Stoke & Staffordshire

Stafford Hospital: Lewisham campaigner urges 'much needed' hospital to be saved

Stafford Hospital sign
Image caption The council said the consultation is a "great opportunity" to influence healthcare in Staffordshire

A GP who campaigned to keep services at a London hospital has urged people to fight for Stafford Hospital.

Administrators have recommended that the trust which runs Stafford Hospital should be dissolved and some services moved elsewhere.

Dr Louise Irvine, who chairs the Save Lewisham Hospital campaign, said Stafford Hospital was "much needed".

On Wednesday, Health Secretary Jeremy Hunt's decision to reduce services at Lewisham Hospital was quashed.

The Mid Staffordshire NHS Trust went into administration on 16 April after a report concluded it was not "clinically or financially sustainable".

'Every corner'

Under the Trust's proposals, Stafford Hospital will be part of the University Hospital of North Staffordshire (UHNS) in Stoke-on-Trent while Cannock Hospital will become part of the Royal Wolverhampton Trust.

Other major proposals include Stafford Hospital losing its maternity unit but keeping its A&E department, which opens for 14 hours each day.

Seriously ill children would no longer be admitted to Stafford, and would instead go to the University Hospital of North Staffordshire.

Downgrading Stafford's critical care unit and losing some emergency surgery is also proposed.

If approved, the proposals will be implemented in 2018.

Dr Irvine said: "Mid Staffs has improved a lot over the years, it's a much needed hospital and this is an issue because of underfunding... [You] need to fund a much needed vital local health service."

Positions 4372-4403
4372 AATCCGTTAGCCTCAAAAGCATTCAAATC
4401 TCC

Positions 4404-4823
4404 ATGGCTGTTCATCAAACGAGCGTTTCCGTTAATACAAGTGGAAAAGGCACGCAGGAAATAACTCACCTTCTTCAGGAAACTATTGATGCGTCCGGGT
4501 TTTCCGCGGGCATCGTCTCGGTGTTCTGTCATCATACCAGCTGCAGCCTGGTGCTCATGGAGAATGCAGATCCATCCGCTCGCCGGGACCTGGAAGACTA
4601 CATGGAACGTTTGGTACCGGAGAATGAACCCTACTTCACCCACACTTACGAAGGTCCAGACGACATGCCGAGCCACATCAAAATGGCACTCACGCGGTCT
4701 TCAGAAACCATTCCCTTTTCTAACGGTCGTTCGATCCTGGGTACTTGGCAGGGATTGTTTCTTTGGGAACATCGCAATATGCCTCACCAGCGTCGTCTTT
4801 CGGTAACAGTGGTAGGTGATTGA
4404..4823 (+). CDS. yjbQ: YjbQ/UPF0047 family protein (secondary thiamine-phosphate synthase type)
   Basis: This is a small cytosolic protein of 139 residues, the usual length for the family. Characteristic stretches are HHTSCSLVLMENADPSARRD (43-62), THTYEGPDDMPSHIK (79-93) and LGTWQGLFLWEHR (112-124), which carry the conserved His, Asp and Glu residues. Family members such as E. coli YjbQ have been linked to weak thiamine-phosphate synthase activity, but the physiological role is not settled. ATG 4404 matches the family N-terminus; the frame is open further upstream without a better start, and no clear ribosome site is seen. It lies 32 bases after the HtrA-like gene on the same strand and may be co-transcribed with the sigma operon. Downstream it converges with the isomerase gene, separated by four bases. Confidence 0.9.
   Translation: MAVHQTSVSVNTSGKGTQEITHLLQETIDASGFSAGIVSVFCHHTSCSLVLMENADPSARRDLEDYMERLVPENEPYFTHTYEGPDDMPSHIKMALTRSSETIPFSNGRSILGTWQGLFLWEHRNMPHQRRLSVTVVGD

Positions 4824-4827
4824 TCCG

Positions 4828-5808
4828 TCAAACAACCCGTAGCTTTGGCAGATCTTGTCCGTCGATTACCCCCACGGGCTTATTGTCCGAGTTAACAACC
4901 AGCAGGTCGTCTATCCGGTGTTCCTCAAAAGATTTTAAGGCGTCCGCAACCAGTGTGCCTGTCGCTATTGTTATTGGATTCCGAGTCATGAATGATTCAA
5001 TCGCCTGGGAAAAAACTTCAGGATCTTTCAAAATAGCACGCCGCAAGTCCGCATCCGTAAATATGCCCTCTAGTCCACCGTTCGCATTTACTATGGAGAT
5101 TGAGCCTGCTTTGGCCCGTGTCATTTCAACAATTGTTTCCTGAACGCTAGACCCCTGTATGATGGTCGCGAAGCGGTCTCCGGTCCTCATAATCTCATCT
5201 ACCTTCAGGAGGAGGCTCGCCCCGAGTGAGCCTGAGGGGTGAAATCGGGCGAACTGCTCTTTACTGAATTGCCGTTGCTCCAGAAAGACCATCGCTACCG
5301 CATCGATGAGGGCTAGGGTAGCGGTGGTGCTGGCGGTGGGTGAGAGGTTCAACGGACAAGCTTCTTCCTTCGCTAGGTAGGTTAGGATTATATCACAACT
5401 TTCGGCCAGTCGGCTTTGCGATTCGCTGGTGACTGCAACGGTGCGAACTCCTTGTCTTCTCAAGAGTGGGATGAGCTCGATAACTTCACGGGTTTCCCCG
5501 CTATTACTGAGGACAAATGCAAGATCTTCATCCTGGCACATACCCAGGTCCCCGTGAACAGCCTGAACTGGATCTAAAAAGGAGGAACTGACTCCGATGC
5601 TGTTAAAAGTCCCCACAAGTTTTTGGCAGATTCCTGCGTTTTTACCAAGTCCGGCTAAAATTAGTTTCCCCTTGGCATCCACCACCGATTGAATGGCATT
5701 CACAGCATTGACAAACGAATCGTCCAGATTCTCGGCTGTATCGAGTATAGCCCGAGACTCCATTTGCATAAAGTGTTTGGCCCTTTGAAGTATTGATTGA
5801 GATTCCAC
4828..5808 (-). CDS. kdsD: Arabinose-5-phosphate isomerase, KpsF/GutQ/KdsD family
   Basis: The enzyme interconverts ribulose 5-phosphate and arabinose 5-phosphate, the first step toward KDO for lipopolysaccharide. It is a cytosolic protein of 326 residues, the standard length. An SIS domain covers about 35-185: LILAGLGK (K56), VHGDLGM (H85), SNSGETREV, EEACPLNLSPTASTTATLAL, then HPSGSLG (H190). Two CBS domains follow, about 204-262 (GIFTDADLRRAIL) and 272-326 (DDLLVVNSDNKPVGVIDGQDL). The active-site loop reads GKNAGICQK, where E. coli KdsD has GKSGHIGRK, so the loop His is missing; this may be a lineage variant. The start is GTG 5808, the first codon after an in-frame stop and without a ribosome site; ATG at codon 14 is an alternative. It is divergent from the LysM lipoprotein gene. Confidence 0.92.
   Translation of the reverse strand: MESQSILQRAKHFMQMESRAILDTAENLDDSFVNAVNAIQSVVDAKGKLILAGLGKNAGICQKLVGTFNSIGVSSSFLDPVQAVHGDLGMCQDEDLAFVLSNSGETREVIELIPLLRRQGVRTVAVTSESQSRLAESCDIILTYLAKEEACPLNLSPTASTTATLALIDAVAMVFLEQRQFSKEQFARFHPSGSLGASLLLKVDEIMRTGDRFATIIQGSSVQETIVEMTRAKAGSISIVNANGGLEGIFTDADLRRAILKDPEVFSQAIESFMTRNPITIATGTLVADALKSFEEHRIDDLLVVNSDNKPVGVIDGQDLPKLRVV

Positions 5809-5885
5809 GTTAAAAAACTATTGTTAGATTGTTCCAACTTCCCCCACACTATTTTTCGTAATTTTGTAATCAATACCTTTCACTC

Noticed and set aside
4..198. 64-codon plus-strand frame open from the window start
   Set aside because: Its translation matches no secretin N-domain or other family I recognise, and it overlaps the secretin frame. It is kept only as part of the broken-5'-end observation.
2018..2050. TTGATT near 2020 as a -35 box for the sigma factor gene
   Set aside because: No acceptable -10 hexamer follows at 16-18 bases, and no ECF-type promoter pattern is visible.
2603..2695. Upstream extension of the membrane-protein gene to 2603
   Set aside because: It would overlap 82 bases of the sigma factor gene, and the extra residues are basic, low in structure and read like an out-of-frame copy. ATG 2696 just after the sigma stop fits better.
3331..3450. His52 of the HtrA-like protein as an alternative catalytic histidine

She urged campaigners to continue to gain the support of GPs and local councils and to have a campaign in "every corner of society."

In January Jeremy Hunt told MPs that the cuts were necessary at Lewisham because neighbouring South London Healthcare NHS Trust has been losing more than £1m every week.

At the High Court, Mr Justice Silber said recommendations had to have regard to, or be supported by, GP commissioners.


The leader of Staffordshire County Council encouraged "as many people as possible" to become involved in the latest consultation.

Philip Atkins said: "I know that people in Stafford will be disappointed at the loss of some services, particularly a full maternity service, and I urge local people to engage with the consultation so that proper consideration is given to the maintenance of a midwife-led maternity unit in Stafford."

More on this story

Related Internet links

The BBC is not responsible for the content of external Internet sites